Yes, I do. I actually wrote my undergrad thesis on this very topic! Instagram is radical for broadcasting the voices of underrepresented groups (including but not limited to people of color, LGBTQIA+ folks, people with disabilities, and women, especially women who identify with any or all of these other identities). Especially in the art world, where women have been heavily sequestered to the role of the fetishized or aestheticized subject, Instagram allows them to subvert that age-old dogma and reciprocate the male gaze with self-authored art and self-authored portraits (i.e. selfies). Women can totally still be the subject of others' and their own work, but they also now have the leverage to simultaneously be the subject, maker, and the curator of their bodies and bodies of work. Pretty powerful.
Photo Courtesy of Samantha Rosenwald
7. What is your advice to up and coming artists looking to gain exposure?
Don't be too shy to post your work online and to keep posting your work regularly. If you don't have the confidence or self-assuredness, definitely fake it. People will take you seriously if you seem like you take yourself seriously. Also, don't give your art away for free. Value yourself and put some mf price tags on your labor. Though Instagram is a great platform, I would also highly encourage stepping off the 'gram and into the real world. Meet people, talk to strangers at openings, put yourself out there – both digitally and in person.
Gender divisions in sports have primarily served to keep women out of what has always been believed to be a male domain. The idea of women participating alongside men has been regarded with contempt under the belief that women were made physically inferior.
Within their own division, women have reached new heights, received accolades for outstanding physical performance and endurance, and have proven themselves to be as capable of athletic excellence as men. In spite of women's collective fight to be recognized as equals to their male counterparts, female athletes must now prove their womanhood in order to compete alongside their own gender.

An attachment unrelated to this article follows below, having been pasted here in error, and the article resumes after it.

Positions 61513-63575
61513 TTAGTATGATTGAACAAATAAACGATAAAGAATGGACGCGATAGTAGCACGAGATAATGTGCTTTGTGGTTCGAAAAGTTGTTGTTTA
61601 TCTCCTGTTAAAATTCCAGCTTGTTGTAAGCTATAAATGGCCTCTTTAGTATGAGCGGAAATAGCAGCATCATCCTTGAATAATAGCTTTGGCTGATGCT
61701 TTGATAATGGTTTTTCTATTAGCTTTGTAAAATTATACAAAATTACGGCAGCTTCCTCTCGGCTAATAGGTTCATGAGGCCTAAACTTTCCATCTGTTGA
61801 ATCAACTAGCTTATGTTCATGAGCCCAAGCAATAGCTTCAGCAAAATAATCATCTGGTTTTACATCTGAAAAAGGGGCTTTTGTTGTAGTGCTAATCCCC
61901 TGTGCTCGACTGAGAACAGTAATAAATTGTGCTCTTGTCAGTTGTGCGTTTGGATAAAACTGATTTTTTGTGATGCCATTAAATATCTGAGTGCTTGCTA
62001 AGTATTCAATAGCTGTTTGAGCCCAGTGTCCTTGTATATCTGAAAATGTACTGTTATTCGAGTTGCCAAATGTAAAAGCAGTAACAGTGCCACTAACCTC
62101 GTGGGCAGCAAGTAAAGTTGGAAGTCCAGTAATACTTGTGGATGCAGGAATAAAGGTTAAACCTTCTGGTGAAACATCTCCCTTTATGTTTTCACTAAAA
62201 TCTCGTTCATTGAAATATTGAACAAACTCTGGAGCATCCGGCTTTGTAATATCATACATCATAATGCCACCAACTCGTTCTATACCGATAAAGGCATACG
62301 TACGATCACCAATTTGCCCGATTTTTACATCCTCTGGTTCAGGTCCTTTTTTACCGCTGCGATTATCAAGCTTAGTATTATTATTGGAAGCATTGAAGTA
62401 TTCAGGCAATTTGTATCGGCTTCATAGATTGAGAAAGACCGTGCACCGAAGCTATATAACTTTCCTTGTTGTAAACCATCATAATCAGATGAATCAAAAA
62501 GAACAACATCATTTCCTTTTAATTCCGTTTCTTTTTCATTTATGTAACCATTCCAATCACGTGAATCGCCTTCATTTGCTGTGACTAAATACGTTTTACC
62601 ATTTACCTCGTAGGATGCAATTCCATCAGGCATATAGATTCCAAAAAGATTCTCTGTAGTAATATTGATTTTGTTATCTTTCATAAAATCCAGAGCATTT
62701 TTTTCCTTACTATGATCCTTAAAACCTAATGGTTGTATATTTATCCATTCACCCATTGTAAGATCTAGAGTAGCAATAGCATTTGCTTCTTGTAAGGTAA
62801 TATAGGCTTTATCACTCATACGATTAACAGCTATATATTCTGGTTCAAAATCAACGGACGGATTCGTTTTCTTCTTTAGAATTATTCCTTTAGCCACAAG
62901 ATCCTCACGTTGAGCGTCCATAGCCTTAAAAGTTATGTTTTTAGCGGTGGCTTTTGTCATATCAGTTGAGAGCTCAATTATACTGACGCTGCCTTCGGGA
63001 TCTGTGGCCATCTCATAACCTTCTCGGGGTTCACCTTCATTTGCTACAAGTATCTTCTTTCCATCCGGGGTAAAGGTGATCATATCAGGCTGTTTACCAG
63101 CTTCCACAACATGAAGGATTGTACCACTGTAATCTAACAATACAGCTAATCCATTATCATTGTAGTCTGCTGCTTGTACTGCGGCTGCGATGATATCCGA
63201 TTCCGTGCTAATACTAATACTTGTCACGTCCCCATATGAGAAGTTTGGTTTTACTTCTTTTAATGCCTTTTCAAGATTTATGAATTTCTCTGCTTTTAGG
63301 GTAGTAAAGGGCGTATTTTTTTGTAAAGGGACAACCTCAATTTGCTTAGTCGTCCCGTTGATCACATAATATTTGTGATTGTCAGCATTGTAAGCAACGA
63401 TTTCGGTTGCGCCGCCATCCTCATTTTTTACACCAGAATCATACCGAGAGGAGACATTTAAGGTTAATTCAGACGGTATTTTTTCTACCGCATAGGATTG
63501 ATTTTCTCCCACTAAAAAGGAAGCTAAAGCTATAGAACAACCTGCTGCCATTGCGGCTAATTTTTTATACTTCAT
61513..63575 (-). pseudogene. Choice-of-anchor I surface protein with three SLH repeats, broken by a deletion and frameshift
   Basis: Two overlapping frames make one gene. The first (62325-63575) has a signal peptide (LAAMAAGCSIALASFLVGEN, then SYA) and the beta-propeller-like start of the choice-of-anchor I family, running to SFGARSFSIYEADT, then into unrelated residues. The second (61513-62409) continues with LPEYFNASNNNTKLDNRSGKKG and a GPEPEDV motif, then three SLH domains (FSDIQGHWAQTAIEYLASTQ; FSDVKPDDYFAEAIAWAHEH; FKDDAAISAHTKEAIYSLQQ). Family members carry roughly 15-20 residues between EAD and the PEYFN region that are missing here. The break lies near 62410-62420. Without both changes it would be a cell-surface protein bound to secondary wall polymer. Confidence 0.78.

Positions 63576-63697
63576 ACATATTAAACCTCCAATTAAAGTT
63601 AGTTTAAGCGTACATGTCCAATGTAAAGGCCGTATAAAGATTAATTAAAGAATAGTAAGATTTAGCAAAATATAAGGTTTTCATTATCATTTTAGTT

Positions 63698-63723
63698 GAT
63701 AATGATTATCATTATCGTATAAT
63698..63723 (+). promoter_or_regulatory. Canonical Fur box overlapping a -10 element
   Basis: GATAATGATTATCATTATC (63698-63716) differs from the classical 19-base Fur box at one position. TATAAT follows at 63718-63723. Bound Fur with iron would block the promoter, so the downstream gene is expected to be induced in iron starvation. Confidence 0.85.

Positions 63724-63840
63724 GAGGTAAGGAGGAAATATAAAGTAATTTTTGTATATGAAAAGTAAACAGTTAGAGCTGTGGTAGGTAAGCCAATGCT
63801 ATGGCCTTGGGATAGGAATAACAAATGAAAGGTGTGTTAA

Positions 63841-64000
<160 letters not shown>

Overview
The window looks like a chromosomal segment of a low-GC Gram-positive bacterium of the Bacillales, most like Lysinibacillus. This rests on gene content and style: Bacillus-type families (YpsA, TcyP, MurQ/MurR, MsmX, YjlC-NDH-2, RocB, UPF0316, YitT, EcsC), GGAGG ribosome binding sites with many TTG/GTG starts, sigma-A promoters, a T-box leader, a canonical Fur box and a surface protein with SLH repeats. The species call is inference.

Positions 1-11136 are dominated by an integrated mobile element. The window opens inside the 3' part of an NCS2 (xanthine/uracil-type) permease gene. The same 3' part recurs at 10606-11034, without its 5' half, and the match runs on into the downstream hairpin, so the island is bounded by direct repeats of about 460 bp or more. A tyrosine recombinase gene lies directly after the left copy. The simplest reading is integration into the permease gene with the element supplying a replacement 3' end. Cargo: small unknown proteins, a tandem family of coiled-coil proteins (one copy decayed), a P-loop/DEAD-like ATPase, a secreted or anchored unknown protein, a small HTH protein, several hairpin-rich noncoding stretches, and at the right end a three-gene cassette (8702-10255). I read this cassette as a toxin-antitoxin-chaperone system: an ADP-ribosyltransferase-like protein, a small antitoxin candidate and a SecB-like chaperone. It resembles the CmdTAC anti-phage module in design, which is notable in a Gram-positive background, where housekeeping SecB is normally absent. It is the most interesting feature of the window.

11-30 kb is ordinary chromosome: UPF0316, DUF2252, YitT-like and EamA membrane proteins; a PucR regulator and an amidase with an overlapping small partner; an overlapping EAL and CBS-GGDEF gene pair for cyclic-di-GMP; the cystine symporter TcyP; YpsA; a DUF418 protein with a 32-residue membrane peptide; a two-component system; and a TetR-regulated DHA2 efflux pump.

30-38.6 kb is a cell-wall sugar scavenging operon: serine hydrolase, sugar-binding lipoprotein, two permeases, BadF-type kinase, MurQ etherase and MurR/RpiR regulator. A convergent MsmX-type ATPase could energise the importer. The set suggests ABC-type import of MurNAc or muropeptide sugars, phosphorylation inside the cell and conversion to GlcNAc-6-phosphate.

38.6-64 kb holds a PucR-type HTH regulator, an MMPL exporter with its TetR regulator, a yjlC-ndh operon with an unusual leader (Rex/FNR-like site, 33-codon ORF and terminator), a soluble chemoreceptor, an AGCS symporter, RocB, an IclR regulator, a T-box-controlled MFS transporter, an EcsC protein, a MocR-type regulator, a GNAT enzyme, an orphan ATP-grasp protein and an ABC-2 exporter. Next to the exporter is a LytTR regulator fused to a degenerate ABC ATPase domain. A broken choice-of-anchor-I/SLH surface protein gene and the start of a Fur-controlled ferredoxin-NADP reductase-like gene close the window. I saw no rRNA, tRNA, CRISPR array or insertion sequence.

That has been the reality for Caster Semenya, a South African Olympic champion, who has been at the center of the latest gender discrimination debate across the world. After crushing her competition in the women's 800-meter dash in 2016, Semenya was subjected to scrutiny from her peers based upon her physical appearance, calling her gender into question. Despite setting a new national record for South Africa and attaining the title of fifth fastest woman in Olympic history, Semenya's success was quickly brushed aside as she became a spectacle for all the wrong reasons.
Semenya's gender became a hot topic among reporters as the Olympic champion was subjected to sex testing by the International Association of Athletics Federations (IAAF). According to Ruth Padawer from the New York Times, Semenya was forced to undergo relentless examination by gender experts to determine whether or not she was woman enough to compete as one. While the IAAF has never released the results of their testing, that did not stop the media from making irreverent speculations about the athlete's gender.
Moments after winning the Berlin World Athletics Championship in 2009, Semenya was faced with immediate backlash from fellow runners. Elisa Cusma who suffered a whopping defeat after finishing in sixth place, felt as though Semenya was too masculine to compete in a women's race. Cusma stated, "These kind of people should not run with us. For me, she is not a woman. She's a man." While her statement proved insensitive enough, her perspective was acknowledged and appeared to be a mutually belief among the other white female competitors.